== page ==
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10 Answers to Your Teen's Uncomfortable Questions


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"Here's What I Believe About That."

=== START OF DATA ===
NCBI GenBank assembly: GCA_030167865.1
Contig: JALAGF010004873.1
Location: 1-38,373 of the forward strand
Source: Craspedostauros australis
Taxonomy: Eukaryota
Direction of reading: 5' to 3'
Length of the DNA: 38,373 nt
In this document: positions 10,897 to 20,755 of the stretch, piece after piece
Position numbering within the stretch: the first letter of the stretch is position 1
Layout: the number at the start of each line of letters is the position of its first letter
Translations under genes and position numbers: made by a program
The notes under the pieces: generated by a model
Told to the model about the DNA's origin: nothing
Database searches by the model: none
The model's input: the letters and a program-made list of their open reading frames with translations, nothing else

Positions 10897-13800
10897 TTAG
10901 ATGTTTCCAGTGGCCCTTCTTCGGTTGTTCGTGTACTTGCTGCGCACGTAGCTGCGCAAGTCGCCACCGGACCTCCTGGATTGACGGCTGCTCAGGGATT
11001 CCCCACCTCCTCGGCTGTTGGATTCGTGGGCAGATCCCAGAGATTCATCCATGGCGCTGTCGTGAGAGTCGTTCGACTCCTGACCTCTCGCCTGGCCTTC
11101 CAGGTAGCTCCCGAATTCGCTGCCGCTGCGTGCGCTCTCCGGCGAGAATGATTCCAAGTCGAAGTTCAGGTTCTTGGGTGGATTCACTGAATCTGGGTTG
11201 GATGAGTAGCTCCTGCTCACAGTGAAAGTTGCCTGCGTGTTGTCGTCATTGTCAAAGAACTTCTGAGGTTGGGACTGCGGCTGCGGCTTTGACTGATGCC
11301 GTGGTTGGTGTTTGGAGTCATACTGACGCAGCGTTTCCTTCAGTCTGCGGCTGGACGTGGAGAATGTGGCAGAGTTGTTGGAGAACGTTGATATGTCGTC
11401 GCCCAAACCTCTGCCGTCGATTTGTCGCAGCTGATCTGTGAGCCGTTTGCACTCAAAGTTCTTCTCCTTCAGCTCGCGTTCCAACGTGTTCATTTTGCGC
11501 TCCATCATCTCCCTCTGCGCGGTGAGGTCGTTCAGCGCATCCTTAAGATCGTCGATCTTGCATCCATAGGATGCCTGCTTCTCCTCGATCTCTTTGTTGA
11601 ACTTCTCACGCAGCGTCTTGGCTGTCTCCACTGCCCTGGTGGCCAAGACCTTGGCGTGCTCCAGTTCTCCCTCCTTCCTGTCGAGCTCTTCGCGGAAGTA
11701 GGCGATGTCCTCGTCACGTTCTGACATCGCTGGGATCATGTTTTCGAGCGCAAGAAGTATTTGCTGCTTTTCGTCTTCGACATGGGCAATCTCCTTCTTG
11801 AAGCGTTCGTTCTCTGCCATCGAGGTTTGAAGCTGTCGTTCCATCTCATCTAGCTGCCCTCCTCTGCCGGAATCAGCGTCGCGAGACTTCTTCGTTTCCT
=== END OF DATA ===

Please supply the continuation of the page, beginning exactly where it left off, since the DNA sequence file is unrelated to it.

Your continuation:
On the last page we talked about presenting the facts to your teen about controversial issues. But a talk with your teen is also a time to lay out your own beliefs and values -- just make it clear which statements are facts and which are opinions. Your kids want to know where you stand, and how you feel about the choices they're making. You don't need to preach your values as the only existing truth, but your stand can help kids shape their own opinions and form some boundaries. After you've expressed your ideas, ask your kid what he or she believes, and be ready to remain calm if you hear something you don't agree with. If you yell or put down your teen's opinion, your child may cut you off, which eliminates your chances of further shaping and influencing his or her ideas. Acknowledge that you've heard what your teen said, and then reinforce your own beliefs.


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